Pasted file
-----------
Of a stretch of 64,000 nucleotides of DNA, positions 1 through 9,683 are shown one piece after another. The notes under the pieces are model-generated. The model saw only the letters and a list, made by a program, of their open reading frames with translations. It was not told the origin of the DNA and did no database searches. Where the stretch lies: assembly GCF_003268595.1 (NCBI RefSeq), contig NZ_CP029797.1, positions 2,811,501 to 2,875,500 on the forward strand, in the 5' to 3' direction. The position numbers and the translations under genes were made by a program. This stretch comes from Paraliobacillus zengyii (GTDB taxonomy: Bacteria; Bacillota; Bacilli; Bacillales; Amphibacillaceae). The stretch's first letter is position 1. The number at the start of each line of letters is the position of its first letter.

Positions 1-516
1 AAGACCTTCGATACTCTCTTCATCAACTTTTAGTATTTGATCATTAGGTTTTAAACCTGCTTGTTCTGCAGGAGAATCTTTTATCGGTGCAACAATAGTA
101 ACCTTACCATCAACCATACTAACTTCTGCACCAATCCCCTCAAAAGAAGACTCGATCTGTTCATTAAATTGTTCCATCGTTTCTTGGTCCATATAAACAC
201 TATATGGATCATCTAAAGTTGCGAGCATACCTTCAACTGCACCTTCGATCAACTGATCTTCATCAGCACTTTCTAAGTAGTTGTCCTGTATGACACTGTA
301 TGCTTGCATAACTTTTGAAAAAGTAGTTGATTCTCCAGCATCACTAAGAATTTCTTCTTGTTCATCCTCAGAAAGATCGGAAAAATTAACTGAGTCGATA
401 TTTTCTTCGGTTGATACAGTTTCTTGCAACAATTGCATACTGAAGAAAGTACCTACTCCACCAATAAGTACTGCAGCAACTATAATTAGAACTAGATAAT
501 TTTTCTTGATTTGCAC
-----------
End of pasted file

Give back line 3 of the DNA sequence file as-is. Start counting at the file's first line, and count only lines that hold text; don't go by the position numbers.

1 AAGACCTTCGATACTCTCTTCATCAACTTTTAGTATTTGATCATTAGGTTTTAAACCTGCTTGTTCTGCAGGAGAATCTTTTATCGGTGCAACAATAGTA